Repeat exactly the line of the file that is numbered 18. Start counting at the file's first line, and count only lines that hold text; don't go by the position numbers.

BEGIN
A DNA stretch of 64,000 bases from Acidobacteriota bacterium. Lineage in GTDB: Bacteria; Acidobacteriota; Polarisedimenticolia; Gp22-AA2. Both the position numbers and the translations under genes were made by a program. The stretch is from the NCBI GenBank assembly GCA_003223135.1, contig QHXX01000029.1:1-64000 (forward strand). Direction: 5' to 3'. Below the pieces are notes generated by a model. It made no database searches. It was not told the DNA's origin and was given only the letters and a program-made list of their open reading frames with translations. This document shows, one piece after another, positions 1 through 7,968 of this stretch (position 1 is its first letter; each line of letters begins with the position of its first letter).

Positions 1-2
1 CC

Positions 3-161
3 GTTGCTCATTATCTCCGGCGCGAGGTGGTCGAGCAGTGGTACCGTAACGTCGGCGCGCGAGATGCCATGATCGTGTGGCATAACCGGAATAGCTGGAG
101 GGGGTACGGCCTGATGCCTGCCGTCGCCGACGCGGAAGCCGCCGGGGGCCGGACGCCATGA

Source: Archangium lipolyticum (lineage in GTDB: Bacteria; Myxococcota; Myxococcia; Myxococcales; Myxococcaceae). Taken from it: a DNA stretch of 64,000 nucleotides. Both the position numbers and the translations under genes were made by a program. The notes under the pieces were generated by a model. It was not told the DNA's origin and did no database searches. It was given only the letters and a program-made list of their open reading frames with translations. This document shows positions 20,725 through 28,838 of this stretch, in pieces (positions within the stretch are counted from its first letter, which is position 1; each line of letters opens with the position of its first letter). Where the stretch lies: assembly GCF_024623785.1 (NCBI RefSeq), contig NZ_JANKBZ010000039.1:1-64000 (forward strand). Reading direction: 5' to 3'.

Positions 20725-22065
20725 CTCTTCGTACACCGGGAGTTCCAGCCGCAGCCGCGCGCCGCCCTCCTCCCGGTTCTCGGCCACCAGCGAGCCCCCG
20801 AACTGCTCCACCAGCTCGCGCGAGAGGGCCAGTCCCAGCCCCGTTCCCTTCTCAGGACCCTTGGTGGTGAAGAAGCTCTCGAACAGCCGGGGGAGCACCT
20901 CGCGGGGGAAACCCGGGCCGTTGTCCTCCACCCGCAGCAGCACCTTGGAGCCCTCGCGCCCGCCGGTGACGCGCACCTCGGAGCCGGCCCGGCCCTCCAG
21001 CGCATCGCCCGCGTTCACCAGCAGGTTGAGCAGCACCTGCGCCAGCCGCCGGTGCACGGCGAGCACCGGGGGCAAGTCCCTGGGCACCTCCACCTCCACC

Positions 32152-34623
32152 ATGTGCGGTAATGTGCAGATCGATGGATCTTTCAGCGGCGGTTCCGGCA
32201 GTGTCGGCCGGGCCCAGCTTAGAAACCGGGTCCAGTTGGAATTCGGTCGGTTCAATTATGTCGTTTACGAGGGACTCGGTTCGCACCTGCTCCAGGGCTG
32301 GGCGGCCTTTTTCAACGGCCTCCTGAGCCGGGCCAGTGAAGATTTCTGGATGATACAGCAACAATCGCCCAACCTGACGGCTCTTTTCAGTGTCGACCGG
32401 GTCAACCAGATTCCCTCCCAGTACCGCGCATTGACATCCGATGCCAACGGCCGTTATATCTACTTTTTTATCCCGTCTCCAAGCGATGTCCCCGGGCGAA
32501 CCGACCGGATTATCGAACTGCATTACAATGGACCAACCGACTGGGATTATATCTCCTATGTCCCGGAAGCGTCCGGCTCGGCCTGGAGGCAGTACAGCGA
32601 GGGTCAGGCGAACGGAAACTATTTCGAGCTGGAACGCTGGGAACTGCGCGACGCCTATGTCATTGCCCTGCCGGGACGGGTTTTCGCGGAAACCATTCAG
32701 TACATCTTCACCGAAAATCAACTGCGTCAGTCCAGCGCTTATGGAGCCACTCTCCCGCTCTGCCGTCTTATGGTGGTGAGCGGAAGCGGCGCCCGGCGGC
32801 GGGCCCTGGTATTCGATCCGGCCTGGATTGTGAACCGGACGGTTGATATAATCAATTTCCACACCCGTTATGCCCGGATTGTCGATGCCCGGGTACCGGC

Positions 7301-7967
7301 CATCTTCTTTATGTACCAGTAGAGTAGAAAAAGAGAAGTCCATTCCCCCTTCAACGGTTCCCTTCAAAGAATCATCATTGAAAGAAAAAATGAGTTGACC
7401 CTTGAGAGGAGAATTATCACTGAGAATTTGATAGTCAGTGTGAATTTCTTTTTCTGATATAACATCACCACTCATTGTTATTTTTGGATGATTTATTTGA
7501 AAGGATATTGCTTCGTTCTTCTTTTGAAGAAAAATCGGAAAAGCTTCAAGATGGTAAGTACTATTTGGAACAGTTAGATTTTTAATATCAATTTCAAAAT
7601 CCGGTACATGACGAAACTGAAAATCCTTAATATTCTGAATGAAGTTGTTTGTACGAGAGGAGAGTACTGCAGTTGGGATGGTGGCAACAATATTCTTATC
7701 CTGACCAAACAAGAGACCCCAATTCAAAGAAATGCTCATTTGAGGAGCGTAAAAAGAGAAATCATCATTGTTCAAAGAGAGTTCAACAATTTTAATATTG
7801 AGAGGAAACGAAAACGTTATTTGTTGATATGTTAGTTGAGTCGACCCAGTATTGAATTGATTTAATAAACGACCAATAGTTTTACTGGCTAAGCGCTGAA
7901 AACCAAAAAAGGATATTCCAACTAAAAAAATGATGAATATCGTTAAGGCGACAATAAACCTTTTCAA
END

32501 CCGACCGGATTATCGAACTGCATTACAATGGACCAACCGACTGGGATTATATCTCCTATGTCCCGGAAGCGTCCGGCTCGGCCTGGAGGCAGTACAGCGA